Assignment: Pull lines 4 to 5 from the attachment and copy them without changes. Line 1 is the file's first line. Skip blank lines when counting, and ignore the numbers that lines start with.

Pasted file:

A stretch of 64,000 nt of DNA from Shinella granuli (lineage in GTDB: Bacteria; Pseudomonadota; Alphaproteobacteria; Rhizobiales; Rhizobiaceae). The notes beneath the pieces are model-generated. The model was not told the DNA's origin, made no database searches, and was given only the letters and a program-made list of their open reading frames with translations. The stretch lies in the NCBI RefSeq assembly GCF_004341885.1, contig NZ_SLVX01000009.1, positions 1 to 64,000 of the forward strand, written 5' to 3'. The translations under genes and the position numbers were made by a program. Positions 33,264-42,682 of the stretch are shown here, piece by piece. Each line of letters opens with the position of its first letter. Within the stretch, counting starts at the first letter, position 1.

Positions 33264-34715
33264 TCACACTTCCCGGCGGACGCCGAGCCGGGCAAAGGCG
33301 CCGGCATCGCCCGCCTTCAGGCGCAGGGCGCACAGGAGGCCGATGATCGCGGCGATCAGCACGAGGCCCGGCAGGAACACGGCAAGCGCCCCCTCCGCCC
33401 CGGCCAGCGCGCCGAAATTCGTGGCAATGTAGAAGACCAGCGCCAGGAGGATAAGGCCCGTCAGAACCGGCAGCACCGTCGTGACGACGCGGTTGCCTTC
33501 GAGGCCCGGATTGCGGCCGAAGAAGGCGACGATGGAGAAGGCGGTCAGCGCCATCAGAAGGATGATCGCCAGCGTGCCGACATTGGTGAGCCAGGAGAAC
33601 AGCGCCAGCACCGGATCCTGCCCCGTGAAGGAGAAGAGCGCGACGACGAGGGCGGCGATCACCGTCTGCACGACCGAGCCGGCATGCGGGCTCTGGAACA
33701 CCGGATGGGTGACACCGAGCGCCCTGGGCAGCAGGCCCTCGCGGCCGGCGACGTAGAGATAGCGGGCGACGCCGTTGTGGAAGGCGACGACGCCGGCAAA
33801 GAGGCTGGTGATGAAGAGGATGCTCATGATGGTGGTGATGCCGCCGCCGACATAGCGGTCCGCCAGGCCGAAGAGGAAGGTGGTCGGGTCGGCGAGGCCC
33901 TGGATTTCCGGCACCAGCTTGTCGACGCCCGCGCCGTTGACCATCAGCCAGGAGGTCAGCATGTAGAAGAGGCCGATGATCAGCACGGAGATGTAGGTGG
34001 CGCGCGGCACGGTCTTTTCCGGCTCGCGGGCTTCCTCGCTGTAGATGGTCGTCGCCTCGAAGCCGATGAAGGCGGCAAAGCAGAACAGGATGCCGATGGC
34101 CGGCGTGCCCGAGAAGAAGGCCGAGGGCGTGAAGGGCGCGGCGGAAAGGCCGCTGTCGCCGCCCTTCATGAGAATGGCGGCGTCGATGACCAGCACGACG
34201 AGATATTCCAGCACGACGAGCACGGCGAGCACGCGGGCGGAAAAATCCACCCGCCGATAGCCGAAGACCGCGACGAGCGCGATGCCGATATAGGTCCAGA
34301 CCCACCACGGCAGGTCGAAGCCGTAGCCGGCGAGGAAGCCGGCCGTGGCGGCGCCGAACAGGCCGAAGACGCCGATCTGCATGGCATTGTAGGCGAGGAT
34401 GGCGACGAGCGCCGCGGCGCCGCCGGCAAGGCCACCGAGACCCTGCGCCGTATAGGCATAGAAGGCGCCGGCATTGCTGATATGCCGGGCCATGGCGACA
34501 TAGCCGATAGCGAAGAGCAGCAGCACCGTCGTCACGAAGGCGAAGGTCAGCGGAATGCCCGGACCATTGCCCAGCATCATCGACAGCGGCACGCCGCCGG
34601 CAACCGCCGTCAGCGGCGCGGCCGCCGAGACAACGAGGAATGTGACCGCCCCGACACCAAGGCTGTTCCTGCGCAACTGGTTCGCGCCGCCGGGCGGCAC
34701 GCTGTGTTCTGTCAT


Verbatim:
33301 CCGGCATCGCCCGCCTTCAGGCGCAGGGCGCACAGGAGGCCGATGATCGCGGCGATCAGCACGAGGCCCGGCAGGAACACGGCAAGCGCCCCCTCCGCCC
33401 CGGCCAGCGCGCCGAAATTCGTGGCAATGTAGAAGACCAGCGCCAGGAGGATAAGGCCCGTCAGAACCGGCAGCACCGTCGTGACGACGCGGTTGCCTTC